The Nun (2018)

The modern mainstream horror is a lot like a haunted house attraction at an amusement park. The carnival barker outside promises more thrills than could ever possibly be delivered. The story told inside is never nearly as important as the craftsmanship of individual images and the establishment of a spooky atmosphere. The most you can really ask for is to be startled a few times by a well-executed act of misdirection; the communal experience of getting spooked in public before returning to your normal life, unaffected but amused, is entirely the point. By those metrics, The Nun is a perfectly average modern horror flick, delivering no more & no less than necessary to skate by as a passable novelty entertainment. Its phenomenal jump-scare trailer beckons passerby to wander to the ticket booth for the soul-shaking freak-out of a lifetime, only for the film to deliver the bare-minimum genre goods instead. Its narrative is a flimsy excuse to string together a series of cheap-thrill spooky images & startling noises. The communal experience of jumping out your seat with a hundred fellow novelty-seeking strangers in the film’s opening weeks is the best it can offer, a cheap thrill that’s quickly forgotten as you wander off to the next attraction.

The Nun’s mediocrity is announced as soon as its exposition, where the film is framed as an out-of-sequence spinoff from The Conjuring franchise with a “Previously on . . . “ flashback befitting a TV series. What follows is a prequel that over-explains the origins of a creepy cameo character from the original Conjuring movies, adopting the same approach as the Annabelle spinoffs. The Annabelle movies mire their origin story mythology in story, however, whereas The Nun does very little to pretend that it is anything but a haunted house attraction. In this case the haunted “house” is a ghostly convent, where The Gates of Hell were once opened to allow a demon to crossover & possess the unsuspecting nuns who live there. We join the action in the 1950s, where a young nun-to-be, a priestly “miracle hunter,” and their French-Canadian scamp of a tour guide investigate the mysterious phenomena of the haunted convent, only to be startled from all directions by the horrors they find inside. Big budget nunsploitation set dressing & familiar Gothic horror atmosphere are only mood-setting novelties meant to flavor the standard demonic jump scares & spooky Catholic iconography The Nun delivers. The characters are practically ushered down an assembly line conveyor belt for their own turn to be startled by the attractions inside, swiftly moving along to the next crop of willing victims can have their fun.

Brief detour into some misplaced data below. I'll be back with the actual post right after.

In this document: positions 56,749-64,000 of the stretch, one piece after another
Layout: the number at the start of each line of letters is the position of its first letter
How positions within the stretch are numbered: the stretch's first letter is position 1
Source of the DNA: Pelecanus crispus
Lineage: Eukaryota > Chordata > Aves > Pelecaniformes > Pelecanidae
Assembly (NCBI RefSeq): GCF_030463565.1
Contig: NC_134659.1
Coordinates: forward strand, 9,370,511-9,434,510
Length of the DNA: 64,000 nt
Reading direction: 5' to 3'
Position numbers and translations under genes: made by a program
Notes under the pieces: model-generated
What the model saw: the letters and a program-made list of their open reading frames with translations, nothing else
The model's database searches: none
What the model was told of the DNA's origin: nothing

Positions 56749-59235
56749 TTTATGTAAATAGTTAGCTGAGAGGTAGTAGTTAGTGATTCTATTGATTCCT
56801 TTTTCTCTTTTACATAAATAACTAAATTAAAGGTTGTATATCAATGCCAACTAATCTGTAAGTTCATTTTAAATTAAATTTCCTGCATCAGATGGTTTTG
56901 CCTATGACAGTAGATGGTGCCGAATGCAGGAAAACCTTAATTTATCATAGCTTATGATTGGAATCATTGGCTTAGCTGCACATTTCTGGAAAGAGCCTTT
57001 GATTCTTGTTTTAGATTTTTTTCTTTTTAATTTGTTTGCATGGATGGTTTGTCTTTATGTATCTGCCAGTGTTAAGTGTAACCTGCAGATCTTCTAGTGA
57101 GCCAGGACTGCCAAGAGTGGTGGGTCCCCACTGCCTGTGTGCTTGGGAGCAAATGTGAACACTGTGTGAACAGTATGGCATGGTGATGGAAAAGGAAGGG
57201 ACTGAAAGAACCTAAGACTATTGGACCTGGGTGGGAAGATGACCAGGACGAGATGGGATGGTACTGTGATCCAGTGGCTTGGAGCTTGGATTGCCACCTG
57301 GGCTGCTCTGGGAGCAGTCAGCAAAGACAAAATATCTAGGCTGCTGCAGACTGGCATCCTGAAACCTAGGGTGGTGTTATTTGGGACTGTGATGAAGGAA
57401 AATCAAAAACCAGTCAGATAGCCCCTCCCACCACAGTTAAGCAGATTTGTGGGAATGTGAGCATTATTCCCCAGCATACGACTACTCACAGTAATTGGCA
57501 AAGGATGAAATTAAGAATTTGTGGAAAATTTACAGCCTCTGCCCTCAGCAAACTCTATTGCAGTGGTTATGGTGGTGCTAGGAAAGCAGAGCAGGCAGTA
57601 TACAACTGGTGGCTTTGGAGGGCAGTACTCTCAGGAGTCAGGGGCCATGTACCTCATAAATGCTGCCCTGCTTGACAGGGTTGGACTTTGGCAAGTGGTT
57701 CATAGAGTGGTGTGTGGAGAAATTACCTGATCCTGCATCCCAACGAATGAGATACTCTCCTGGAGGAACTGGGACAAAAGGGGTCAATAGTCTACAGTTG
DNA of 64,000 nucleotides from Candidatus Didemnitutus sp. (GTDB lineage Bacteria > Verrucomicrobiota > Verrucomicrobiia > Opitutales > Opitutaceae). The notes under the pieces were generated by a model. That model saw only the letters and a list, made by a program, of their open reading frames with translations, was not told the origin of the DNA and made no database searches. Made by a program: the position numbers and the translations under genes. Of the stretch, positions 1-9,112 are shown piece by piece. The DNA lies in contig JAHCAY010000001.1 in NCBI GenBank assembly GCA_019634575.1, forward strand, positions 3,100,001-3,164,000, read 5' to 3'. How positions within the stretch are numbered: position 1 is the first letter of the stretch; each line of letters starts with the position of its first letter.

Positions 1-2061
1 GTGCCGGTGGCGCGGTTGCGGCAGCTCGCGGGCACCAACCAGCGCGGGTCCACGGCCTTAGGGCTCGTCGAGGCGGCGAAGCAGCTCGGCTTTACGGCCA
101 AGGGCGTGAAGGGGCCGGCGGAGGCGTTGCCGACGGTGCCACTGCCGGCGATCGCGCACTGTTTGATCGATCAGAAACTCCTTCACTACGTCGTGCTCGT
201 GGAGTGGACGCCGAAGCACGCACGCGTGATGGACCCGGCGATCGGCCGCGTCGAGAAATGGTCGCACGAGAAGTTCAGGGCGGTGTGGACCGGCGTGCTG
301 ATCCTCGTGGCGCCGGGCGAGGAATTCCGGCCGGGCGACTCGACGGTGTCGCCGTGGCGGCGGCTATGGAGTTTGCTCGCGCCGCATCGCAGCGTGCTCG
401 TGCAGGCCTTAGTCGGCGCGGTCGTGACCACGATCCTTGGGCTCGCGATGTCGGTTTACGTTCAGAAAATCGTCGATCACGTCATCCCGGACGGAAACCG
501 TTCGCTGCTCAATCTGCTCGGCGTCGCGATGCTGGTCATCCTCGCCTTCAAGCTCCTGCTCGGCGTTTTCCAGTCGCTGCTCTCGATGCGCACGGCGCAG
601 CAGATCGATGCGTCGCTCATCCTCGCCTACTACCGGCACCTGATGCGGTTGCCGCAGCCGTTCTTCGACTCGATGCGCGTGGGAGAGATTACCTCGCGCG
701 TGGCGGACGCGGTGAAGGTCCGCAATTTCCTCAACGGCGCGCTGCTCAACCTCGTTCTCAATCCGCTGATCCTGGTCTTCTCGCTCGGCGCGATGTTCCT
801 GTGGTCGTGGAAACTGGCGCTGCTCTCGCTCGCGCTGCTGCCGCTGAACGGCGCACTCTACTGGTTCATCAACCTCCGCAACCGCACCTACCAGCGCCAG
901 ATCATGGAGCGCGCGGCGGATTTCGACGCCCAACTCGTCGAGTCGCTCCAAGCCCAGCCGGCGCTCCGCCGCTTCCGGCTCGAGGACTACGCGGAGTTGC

If The Nun were going to be anything more than a perfectly mediocre mainstream horror, its best chance would have been to lean into its value as a cheap novelty. Part of the reason that the film’s trailer is such a delight is that it wastes no time with narrative concerns and instead isolates a single scene of jump-scare misdirection, delivered without context. The film itself unwisely dilutes those types of thrills with an abundance of context that could only be described as a waste of time, especially when deployed to nest the film within The Conjuring’s overarching mythology. The machine-like efficiency of last year’s IT adaptation, where tension was built & released with regular-interval jump scares like a rhythmically reset rotary dial, is an excellent example of how that formula can be executed at a higher, more memorable level. As is, the pacing is a little too languid for the film to fully satisfy as anything more than a loose collection of cheap thrills & spooky nunsploitation-themed images. Any intense praise or condemnation of The Nun can only be hyperbolic, as the film is the exact medium of what big-budget horror looks like the 2010s. The Nun deserves neither ecstatic championing nor intense negativity – only mild, temporary amusement. It’s fine.